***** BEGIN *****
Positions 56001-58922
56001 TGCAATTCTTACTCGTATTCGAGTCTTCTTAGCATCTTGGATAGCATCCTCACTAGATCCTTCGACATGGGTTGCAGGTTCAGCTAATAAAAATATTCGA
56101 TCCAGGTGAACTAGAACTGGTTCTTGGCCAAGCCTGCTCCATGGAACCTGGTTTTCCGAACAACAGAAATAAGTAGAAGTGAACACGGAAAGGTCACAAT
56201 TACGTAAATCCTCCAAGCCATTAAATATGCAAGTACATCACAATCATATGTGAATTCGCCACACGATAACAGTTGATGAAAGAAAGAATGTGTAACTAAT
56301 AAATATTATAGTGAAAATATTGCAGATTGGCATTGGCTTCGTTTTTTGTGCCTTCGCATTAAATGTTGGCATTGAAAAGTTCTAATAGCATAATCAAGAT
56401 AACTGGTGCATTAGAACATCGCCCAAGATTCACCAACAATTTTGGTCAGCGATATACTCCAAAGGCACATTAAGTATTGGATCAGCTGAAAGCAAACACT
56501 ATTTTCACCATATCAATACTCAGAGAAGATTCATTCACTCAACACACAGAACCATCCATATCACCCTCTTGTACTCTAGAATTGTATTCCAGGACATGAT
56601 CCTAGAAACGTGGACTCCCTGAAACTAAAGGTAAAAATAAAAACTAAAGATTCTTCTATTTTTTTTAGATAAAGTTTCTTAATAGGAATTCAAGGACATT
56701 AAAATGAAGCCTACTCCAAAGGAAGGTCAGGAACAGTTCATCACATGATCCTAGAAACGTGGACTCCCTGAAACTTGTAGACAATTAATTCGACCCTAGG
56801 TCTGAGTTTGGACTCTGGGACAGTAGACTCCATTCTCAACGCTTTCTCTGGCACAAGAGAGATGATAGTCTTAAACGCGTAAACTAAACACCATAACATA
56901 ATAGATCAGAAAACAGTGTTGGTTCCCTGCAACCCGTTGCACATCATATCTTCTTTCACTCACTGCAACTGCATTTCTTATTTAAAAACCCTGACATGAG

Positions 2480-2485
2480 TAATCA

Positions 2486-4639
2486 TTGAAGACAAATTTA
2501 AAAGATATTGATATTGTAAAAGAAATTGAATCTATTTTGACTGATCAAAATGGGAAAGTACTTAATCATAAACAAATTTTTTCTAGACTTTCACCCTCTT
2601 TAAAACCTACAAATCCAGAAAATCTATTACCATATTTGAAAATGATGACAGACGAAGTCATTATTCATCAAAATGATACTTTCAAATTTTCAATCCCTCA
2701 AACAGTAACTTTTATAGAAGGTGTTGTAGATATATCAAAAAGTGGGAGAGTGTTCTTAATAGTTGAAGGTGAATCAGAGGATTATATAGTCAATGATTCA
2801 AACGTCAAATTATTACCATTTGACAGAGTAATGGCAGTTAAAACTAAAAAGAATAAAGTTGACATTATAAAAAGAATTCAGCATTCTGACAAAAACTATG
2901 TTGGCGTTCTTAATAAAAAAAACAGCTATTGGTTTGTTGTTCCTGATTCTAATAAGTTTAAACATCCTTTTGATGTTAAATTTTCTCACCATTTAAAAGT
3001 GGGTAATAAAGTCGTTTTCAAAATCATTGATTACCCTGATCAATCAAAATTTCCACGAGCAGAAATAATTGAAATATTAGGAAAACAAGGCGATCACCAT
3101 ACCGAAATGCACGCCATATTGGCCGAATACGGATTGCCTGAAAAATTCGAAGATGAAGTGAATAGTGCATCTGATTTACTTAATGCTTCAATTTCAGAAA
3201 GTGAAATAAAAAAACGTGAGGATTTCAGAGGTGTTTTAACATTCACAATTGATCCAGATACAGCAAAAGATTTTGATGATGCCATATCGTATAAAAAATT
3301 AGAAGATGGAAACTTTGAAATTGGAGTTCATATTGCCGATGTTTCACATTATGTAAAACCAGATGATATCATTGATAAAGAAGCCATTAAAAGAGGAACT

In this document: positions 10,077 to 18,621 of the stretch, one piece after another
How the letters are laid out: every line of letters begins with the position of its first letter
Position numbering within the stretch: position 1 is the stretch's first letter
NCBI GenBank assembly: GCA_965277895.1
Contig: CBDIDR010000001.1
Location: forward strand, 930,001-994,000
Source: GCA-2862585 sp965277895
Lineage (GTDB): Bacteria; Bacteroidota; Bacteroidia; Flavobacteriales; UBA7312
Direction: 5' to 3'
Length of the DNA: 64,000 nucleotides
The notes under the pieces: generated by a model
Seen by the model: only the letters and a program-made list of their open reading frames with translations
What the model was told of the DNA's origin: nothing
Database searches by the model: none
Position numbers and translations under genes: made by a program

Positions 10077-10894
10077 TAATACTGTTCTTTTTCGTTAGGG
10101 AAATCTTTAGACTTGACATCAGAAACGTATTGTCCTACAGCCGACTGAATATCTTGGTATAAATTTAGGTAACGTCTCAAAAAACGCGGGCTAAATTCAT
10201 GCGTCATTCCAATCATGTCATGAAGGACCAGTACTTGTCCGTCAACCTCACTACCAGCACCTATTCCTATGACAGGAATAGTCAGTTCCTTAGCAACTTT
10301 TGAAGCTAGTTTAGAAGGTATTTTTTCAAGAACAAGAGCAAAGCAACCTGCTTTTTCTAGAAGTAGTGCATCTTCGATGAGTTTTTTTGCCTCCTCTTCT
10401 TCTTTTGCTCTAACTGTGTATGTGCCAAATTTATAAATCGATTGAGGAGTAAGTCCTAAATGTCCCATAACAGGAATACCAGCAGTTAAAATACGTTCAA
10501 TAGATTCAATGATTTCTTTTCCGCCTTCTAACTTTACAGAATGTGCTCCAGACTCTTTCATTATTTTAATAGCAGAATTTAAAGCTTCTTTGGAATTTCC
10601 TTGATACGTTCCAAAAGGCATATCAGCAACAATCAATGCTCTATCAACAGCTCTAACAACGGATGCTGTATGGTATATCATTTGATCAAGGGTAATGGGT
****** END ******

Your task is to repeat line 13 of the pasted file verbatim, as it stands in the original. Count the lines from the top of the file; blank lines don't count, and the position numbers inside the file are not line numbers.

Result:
2480 TAATCA